Four Components Of Health:

There are four components of health: physical, psychological, social and motor. These interrelated aspects of well-being are interdependent and cannot be adequately measured on a single dimension. Hence, health assessment is done according to each of these aspects, in order to provide the needed comprehensive management services for individuals, groups as well as communities. Health is essential for all of us and thus, there is an increasing demand for health care services. The increasing need for health services is reflected in the rapidly increasing number of health practitioners and professionals required by the health care system.

The health care system caters to the general population through health professionals such as doctors, nurses, physician assistants, psychologists and other medical staff. There are two types of health professionals namely primary care practitioners and specialists. The primary care practitioners, who are often referred to as family physicians, perform preventive health care, primary medical examinations, prescribe drugs , and conduct laboratory tests and offer consultations on a confidential basis; while the specialists, who are referred to as the interventional radiologists, specialists in interventional radiology, surgical radiologists, and pathologists, perform advanced diagnostic procedures, treatments and surgery, and provide diagnostic services on a confidential basis.

Some health services are covered by insurance plans, while others are provided through fee-for-service basis. Some health professionals work at the patients’ homes, so they have contact only with the patients. Thus, there is a significant gap between the roles of health care professionals such as physicians, surgeons, and radiologists, as well as other health care services technicians, and patient care providers such as nurses, nurse practitioners, and pharmacy technicians. Health care delivery requires training, supervision, and certification by a practicing physician or surgeon. In some instances, health professionals are trained in a shorter period of time to become a licensed practical nurse (LPN) or a pharmacy technician, but they must maintain a degree from an approved program.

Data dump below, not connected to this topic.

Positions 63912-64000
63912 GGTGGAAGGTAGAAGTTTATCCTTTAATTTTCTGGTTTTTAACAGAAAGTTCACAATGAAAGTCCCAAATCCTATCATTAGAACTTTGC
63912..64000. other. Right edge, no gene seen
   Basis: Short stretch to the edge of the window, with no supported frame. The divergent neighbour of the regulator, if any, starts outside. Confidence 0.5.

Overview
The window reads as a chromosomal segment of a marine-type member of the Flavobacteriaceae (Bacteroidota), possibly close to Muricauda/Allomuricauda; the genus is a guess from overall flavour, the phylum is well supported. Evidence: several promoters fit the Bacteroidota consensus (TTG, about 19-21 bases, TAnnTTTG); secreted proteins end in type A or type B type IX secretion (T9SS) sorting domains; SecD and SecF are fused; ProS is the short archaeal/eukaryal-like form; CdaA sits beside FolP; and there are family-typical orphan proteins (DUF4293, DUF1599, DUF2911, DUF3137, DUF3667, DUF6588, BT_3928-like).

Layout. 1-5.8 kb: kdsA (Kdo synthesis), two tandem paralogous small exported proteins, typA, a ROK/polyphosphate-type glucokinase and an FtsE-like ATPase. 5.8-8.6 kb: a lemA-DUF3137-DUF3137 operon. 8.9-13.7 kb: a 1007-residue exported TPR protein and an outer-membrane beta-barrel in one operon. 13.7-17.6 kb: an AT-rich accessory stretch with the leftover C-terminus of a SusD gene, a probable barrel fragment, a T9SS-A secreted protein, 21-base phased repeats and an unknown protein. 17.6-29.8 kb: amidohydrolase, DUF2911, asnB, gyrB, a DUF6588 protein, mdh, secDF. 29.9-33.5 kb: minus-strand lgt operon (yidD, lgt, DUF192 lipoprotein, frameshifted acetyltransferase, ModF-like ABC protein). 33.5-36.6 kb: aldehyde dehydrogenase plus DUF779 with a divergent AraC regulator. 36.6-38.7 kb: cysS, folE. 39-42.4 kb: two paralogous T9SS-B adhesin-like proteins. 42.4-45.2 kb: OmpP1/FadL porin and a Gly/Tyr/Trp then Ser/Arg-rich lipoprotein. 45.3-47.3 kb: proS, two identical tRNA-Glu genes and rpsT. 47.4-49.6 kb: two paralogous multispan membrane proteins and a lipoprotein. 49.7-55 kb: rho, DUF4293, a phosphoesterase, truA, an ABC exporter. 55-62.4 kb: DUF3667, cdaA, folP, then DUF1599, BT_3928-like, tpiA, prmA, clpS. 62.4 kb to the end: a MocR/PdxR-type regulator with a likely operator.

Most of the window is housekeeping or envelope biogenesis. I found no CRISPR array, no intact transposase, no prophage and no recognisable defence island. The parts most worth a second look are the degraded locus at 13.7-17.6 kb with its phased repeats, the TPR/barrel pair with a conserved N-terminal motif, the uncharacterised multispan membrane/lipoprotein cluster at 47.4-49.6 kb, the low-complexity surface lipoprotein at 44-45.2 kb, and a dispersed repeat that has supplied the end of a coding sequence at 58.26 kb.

The primary care practitioner is responsible for prevention services, which include overall health management, including diagnosis, consultation, and treatment of health problems. The primary care practitioner facilitates communication between patients and health care providers. For example, he/she would facilitate the patient’s review of the medical history and choose the recommended health care provider. In addition, he/she would also screen patients for diseases and conditions that might be life threatening or that require immediate medical attention. In addition, primary care professionals offer preventative services such as vaccination and screening for cholesterol, blood pressure, obesity, and diabetes.

Another category of allied health professionals are direct patient care specialists. These health professionals provide medical care to patients who require in-person assistance, telephone access, or home health services. They are usually physicians, chiropractors, and nurses. These professionals coordinate the primary care physicians, refer patients to other appropriate health professionals, perform basic lab tests, and administer medications.